In recent weeks, Ottawa has announced several financial assistance measures for those most affected by the COVID-19 crisis. They include increased flexibility for employment insurance benefits, generous wage subsidies for businesses, and an emergency response benefit of $500 per week for affected workers and caregivers. But these programs pose implementation challenges that could result in Canadians waiting weeks to receive the financial assistance they need, assuming they qualify at all.
An unprecedented demand spike is already challenging the capacity of the employment insurance system, especially with Ottawa having closed Service Canada outlets across the country. Technical difficulties around eligibility conditions for the wage subsidy are another problem that will inevitably delay its implementation. And the emergency response benefit is not yet operational, with the first cheques coming mid-April at the earliest.
Paradoxically, many households already have an ample source of financial wealth at hand. Letting Canadians temporarily withdraw from their RRSPs, tax-free, would provide an immediate and cheap source of financial assistance — if only the rules allowed it.
The federal government’s Home Buyers’ Plan (HBP), to support the purchase of a home, and Lifelong Learning Plan (LLP), to support enrolment in an educational program, already operate this way. Under the HBP, buyers can withdraw up to $35,000 tax-free, to be repaid over the next 15 years, while students may withdraw up to $10,000 under the LLP, to be repaid over 10 years.
If Ottawa allowed RRSP withdrawals along the same lines, this would offer two big advantages for Canadians.
First, they would get to use the full amount they withdrew from their RRSP, without the government withholding income taxes, which can be substantial. Of course, the annual mandatory recontributions to RRSPs that would follow would not give rise to RRSP deductions: plan holders already received that benefit when they made the original RRSP contribution. And if withdrawers didn’t recontribute, or recontributed insufficiently, then they would get dinged for taxes on the amounts they had withdrawn.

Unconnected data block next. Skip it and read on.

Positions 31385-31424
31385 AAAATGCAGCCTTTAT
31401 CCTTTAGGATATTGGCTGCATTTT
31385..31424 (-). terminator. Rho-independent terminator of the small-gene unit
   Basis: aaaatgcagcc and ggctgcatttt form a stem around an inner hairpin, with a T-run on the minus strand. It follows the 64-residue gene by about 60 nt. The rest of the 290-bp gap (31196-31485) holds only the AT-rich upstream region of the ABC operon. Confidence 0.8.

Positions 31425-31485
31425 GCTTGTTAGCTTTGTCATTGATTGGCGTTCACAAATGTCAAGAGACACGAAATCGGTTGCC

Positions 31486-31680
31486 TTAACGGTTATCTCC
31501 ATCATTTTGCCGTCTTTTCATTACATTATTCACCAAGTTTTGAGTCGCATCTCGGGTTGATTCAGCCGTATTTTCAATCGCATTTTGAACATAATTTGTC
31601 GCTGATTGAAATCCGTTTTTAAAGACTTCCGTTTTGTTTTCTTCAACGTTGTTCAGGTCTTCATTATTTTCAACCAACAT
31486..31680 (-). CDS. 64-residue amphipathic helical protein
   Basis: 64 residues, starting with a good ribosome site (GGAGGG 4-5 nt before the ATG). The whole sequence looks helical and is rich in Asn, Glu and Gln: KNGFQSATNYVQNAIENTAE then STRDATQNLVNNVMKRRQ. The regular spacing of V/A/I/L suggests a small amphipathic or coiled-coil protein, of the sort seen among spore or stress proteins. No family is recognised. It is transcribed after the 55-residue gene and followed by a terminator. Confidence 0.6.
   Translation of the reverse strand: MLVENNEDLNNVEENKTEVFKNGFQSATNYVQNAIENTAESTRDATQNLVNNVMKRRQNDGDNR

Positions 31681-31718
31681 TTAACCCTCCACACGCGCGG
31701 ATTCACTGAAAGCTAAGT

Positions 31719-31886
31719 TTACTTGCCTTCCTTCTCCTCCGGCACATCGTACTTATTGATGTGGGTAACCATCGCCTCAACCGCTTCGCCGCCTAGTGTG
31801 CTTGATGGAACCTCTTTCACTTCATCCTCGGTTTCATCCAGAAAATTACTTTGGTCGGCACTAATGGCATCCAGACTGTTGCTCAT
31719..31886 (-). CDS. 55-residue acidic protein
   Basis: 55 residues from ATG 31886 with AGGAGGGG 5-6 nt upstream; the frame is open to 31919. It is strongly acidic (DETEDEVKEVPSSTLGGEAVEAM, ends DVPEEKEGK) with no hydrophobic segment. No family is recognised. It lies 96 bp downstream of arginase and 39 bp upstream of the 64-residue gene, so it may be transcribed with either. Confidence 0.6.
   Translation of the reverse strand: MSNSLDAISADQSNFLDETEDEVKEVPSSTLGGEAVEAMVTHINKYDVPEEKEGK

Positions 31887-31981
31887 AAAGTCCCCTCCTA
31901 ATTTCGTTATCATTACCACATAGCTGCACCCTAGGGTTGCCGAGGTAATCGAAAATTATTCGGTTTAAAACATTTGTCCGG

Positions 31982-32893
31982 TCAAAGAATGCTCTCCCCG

Second, and contrary to a normal taxable RRSP withdrawal, withdrawals under the HBP and LLP schemes do not lead to a loss of contribution room. So there would no implicit penalty for making use of temporary withdrawal.
We already have the HBP and LLP so the bureaucratic machinery exists for the immediate implementation of a similar scheme for crisis financial relief — let’s call it the Financial Relief Plan (FRP). Many arrangements are possible. For example, the FRP could be available for the next six months; withdrawals could be limited to $20,000; and tax repayments could extend over a maximum of 10 years. But many other combinations are possible.
Unlike the HBP and LLP, participation should not be restricted. Someone who does not personally need an FRP withdrawal may still want to help a family member in need. Or even if the withdrawal supports the purchase of a big-ticket item, such as a car or home renovations, that would stimulate the economy at what may be a critical time.
One way or another the government will get its money, either when Canadians have to pay taxes on money they fail to recontribute or, after they have recontributed, they eventually come to withdraw their money for retirement. With interest rates so low, the cost to the government of what amounts simply to a delay in tax payments would be negligible.
The COVID-19 crisis is affecting families in many different ways. Government support programs cannot respond to every circumstance. The FRP could assist Canadians who need immediate financial help to help themselves or, if they wished, to help others. And it could provide a small boost to the economy just when it will be most needed.
Alexandre Laurin is director of research at the C.D. Howe Institute. Nick Pantaleo, a retired executive and tax specialist, is currently executive in residence at the University of Waterloo’s School of Accounting and Finance.